How much quilting does a quilt require? That depends on both the style of the quilt and also the batting used. For this 1930's era Sunbonnet Sue, the designs chosen should keep with the original designs that were quilted during that time. For example, grids, outlining 1/4" from stitching lines or applique shapes, clamshells, feathers, etc., are all keeping with original design work.
The back of the Sunbonnet quilt shows the stitching alongside the applique. A next step might be to quilt 1/4" away from the design to outline it. In addition, a line quilted 1/4" from the sashing, in the background area, would add additional quilitng.
Here shows the back of the sashing quilted in-the-ditch. An additional line could be stitched through this area to quilt down the sashing, if desired. However, it is not necessary because the batting used allows quilting lines to be 8-10" apart. I do like to cut that number in half and really have no space that is more than 3-4" open without quilting.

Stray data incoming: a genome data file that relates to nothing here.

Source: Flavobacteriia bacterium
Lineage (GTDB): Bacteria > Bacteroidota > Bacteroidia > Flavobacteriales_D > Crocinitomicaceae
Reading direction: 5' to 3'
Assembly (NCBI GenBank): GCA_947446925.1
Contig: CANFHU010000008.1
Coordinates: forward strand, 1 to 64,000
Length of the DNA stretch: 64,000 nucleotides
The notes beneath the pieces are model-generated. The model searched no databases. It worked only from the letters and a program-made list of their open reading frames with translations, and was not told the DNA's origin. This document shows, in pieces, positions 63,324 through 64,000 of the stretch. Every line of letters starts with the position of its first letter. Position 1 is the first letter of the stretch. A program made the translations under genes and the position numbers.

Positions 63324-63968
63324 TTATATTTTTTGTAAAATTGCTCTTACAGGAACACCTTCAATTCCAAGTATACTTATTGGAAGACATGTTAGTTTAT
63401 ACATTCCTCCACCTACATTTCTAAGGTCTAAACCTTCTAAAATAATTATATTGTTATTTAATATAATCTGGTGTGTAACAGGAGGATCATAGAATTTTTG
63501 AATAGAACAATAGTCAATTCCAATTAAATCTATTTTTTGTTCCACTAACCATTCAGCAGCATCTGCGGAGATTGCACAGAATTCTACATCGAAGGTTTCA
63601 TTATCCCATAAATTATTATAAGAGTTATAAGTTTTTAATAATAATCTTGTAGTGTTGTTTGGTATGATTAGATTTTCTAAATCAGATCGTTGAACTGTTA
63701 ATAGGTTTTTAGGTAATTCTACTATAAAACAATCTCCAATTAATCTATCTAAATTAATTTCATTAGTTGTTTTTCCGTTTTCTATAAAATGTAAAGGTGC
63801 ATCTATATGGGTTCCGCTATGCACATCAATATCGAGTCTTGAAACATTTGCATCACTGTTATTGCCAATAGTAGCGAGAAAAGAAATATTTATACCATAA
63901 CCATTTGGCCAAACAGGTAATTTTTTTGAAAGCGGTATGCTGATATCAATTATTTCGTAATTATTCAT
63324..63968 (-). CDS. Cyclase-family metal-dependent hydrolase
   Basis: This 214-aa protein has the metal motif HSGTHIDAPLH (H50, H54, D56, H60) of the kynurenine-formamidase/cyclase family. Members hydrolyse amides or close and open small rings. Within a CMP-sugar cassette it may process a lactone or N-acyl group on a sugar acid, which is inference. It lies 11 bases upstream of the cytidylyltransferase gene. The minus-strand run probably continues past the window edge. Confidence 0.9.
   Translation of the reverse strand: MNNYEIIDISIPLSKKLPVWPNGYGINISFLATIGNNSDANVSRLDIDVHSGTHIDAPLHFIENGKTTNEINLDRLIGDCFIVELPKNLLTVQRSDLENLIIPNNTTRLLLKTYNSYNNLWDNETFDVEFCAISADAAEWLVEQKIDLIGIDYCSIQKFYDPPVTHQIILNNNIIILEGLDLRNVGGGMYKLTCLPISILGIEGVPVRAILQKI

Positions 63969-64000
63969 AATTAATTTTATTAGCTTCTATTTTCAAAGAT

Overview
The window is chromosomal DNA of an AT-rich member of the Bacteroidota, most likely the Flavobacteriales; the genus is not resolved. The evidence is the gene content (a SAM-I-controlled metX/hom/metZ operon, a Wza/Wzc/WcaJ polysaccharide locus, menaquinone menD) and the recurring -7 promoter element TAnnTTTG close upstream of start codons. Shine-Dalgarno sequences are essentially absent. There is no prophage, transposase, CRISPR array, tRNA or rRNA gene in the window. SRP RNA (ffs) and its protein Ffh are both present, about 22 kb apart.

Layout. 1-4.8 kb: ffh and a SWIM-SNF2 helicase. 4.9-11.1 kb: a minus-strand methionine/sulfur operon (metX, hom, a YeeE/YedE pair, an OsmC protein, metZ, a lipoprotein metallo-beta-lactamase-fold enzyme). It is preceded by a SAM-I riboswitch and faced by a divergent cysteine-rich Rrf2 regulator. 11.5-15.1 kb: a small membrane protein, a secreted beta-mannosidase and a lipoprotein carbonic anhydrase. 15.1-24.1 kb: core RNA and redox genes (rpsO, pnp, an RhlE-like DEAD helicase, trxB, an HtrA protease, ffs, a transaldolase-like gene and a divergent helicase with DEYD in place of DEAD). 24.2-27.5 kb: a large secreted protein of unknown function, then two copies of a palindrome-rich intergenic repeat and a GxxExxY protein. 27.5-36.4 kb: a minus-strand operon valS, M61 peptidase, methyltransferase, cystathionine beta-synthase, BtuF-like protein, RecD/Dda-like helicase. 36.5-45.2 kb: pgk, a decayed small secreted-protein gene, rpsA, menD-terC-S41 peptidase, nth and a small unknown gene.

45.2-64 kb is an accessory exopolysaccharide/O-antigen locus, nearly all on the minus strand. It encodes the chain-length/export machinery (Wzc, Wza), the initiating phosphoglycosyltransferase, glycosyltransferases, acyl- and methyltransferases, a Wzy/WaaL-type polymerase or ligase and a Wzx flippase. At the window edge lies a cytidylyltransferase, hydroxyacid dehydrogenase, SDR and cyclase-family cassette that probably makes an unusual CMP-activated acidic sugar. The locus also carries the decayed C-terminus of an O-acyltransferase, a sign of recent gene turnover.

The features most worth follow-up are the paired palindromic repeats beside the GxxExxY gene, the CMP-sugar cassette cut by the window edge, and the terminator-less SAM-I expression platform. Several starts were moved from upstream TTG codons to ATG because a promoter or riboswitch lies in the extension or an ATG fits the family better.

Back in the 1930's the batting used was 100% cotton. If the quilting wasn't heavy enough, the batting would break down quickly during wear and washing. Several of today's battings have what is called a "scrim binder" which is something like a grid which the fibers are bonded to. This makes a tighter weave inside and allows for looser quilting. Heavy quilting with this type of batting (i.e. Warm & Natural) can also make the quilt feel stiff, so check for how the quilt drapes over your lap while quilting.
So when is enough enough as far as quilting goes? Flip the quilt over, as shown here, and take a look at the amount of quilting already completed and see where there are spaces that still need quilting. Also, check the package of your batting choice and see what is recommended for spacing the quilting lines. Stitching through a sample of your fabric and batting is also helpful.